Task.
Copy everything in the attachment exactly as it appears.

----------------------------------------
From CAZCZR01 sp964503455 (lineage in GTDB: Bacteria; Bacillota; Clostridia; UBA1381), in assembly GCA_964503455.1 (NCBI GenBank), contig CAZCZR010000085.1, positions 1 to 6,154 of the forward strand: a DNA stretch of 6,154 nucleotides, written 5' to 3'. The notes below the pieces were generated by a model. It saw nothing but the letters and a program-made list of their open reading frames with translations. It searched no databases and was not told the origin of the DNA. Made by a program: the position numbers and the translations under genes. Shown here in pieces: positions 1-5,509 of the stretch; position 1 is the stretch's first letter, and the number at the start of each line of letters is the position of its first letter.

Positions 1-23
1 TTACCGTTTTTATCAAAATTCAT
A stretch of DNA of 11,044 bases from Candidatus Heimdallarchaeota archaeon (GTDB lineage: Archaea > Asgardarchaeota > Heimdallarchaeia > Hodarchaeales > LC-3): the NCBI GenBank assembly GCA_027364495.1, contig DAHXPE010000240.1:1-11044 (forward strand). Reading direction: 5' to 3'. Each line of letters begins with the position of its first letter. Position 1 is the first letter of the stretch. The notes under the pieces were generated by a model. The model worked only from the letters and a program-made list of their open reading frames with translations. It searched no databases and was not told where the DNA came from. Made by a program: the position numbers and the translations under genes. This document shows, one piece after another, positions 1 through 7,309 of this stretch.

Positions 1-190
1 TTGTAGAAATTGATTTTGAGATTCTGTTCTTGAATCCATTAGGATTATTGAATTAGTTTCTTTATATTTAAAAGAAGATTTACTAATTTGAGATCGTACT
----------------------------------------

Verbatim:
From CAZCZR01 sp964503455 (lineage in GTDB: Bacteria; Bacillota; Clostridia; UBA1381), in assembly GCA_964503455.1 (NCBI GenBank), contig CAZCZR010000085.1, positions 1 to 6,154 of the forward strand: a DNA stretch of 6,154 nucleotides, written 5' to 3'. The notes below the pieces were generated by a model. It saw nothing but the letters and a program-made list of their open reading frames with translations. It searched no databases and was not told the origin of the DNA. Made by a program: the position numbers and the translations under genes. Shown here in pieces: positions 1-5,509 of the stretch; position 1 is the stretch's first letter, and the number at the start of each line of letters is the position of its first letter.

Positions 1-23
1 TTACCGTTTTTATCAAAATTCAT
A stretch of DNA of 11,044 bases from Candidatus Heimdallarchaeota archaeon (GTDB lineage: Archaea > Asgardarchaeota > Heimdallarchaeia > Hodarchaeales > LC-3): the NCBI GenBank assembly GCA_027364495.1, contig DAHXPE010000240.1:1-11044 (forward strand). Reading direction: 5' to 3'. Each line of letters begins with the position of its first letter. Position 1 is the first letter of the stretch. The notes under the pieces were generated by a model. The model worked only from the letters and a program-made list of their open reading frames with translations. It searched no databases and was not told where the DNA came from. Made by a program: the position numbers and the translations under genes. This document shows, one piece after another, positions 1 through 7,309 of this stretch.

Positions 1-190
1 TTGTAGAAATTGATTTTGAGATTCTGTTCTTGAATCCATTAGGATTATTGAATTAGTTTCTTTATATTTAAAAGAAGATTTACTAATTTGAGATCGTACT